Mum had written several books of poetry, all in the most intricate cursive script as with a feather. Leroy and Natasha persuaded her to turn some of them into songs. The results, never performed to an audience, were enchanting;
No breath breaks silence, nor dry twig moves,
The stones unstirred by weightless hooves.
The trees bear witness, mute as I,
Grunhild’s host prepares to fly.
They said, “You have not seen them, you could not see them, no,
“These shades the pentagram of man eclipsed so long ago.”
Should I not then have set my foot upon this Old Straight Way?
A greater magic moves this world than Arte of ours can sway..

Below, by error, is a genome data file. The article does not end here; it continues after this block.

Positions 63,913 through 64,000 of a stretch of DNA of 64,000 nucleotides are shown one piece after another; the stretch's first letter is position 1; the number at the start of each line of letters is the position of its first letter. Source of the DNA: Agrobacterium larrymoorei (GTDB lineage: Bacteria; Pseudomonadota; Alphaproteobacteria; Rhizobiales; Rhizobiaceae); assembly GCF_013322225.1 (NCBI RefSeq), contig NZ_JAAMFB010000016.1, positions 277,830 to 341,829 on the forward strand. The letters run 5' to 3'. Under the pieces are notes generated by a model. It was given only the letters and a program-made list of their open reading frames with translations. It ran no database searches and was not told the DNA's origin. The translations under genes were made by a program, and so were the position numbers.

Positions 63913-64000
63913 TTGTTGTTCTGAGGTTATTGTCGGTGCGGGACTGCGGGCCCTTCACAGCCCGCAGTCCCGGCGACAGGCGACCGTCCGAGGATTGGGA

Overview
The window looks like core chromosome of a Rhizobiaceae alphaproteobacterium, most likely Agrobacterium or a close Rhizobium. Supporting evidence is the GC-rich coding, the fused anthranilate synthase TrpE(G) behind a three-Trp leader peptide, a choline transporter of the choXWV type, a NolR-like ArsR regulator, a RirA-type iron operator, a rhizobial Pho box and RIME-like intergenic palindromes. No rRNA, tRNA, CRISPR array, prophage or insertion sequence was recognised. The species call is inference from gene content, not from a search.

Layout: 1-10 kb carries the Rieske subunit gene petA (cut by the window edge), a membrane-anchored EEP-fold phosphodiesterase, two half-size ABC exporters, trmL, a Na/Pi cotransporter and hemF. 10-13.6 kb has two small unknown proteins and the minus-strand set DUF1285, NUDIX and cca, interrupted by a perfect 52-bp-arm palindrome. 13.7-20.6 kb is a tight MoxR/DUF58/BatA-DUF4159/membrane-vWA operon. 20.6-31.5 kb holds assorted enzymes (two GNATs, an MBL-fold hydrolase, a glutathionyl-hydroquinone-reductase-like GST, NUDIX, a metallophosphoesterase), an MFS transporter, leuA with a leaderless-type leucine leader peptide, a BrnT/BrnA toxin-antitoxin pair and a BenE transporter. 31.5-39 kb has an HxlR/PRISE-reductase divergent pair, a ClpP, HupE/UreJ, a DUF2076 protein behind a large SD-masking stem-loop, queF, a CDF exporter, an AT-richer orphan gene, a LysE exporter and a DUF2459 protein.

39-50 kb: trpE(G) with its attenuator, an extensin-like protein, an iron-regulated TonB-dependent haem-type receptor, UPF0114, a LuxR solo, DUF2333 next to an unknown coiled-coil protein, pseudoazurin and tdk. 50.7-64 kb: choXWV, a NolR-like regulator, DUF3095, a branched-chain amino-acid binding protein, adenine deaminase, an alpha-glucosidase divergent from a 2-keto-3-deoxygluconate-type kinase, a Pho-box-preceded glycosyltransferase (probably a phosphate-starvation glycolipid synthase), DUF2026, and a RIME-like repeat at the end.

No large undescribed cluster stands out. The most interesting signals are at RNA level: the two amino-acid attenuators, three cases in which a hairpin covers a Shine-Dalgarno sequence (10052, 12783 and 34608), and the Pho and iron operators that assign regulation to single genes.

Each evening as the lodgers prepared to go to bed I heared Natasha sweeping the floor of the caravan with a broom, from the back to the door, then out the door, calling aloud, “Out! Out! And stay out!”
I thought at first she might have been kicking out Rosie dog, who was always on the blag if she thought there might be food. It certainly was not Leroy. Eventually I worked out that it must have been some kind of banishing ritual. Perhaps they had a problem with offended fairies that had followed them from Findhorn. They believed in some pretty nutty stuff.
One evening when I was hanging out with them in the caravan Natasha said to me, “We’ve seen you flying around at night.”
“Astral projection. You have what they call a ‘wild talent’,” said Leroy, passing me a neat weed spliff (on agreement I did not tell my parents).
I coughed, exhaling a cloud of grey and blue smoke. “You what?”
“Do you ever go places, just with your mind?” said Natasha.
“Sure, but nowhere real.”